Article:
I know that Mitt Romney is teed up as a "businessman," but I would challenge a bit the notion that investment banking is what most Americans think of when they hear the term "businessman."
Investment banks are involved in brokering deals to buy and sell entire companies. Typical transactions are in the hundreds of millions to billions of dollars, and the investment bank will make millions to tens of millions of dollars on each deal. Teams of young grunts a few years out of business school are put together to do all the legwork (business analysis, etc), and then partners, senior partners, whatever, attend the occasional meeting with top executives to share the findings and keep the process moving along, and have a dinner that costs a couple of hundred bucks per person. There are no goods manufactured, bought or sold. No merchandise inventoried. The discussion is 100% about balance sheets, past cash flow or EBITDA, future cash flow or EBITDA, stock value, etc.
Yes, this is a kind of business. It is not the kind of business that teaches you much about running a country.
John Boehner, on the other hand, was a businessman in the sense that most Amnericans would understand. He worked for a company that sold something you can hold in your hands to a customer who then made that into something else.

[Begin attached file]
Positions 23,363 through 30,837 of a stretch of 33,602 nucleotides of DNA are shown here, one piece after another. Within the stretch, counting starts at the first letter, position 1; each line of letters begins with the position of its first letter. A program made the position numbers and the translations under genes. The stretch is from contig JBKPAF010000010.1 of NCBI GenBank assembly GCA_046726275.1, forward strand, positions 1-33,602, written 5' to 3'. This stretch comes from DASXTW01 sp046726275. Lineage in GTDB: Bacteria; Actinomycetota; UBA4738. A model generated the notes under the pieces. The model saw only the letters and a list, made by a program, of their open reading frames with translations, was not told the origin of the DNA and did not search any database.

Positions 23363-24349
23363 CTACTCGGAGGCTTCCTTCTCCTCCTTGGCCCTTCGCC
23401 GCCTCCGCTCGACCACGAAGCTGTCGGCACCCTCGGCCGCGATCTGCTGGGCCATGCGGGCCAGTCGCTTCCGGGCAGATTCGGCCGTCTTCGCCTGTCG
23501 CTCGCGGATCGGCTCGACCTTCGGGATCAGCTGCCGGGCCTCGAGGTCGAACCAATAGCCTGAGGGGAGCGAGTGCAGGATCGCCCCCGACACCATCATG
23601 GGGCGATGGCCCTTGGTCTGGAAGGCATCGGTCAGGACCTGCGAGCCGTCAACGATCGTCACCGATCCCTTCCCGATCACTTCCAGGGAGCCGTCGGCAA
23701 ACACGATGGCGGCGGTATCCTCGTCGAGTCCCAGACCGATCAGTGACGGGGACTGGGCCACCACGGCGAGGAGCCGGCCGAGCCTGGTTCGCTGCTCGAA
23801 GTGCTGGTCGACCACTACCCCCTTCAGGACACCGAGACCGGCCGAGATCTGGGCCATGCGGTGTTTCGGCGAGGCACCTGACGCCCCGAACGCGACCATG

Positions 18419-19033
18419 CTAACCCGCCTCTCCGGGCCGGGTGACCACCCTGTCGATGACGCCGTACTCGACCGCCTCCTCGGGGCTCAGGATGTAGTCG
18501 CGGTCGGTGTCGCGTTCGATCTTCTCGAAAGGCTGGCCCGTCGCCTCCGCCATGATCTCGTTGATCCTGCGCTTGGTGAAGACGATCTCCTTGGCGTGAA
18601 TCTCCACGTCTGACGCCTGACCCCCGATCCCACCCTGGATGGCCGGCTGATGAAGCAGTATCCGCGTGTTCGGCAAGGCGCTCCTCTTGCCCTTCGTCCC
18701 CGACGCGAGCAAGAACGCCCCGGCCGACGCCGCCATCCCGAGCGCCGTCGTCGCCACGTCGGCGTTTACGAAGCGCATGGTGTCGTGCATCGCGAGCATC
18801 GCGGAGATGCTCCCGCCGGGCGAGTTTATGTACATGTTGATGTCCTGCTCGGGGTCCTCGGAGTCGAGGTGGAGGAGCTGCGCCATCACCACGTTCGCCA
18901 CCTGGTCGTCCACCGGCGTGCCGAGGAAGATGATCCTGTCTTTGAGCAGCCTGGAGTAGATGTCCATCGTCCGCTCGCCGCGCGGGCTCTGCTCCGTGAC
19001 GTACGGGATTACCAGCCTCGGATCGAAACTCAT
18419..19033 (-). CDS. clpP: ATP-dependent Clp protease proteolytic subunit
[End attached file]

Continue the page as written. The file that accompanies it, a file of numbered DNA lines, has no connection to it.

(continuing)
Am I saying John Boehner would make a better president than Romney? No (god forbid!). I'm just saying that if some Americans think that Mitt ROmney has been involved in any kind of business they would recognize, they are mistaken.
And Obama? As far as I know, he hasn't beeen involved in business at all.
So what's the point? WHo really thinks that being involved in business is a good credential to become president? Now or ever?? The last two "businessmen" to become president were the two guys destined to be judged the WORST two presidents of the last 75 years: Jimmy Carter and George W. Bush.
So why was it again that we think it would be good to have a businessman for president?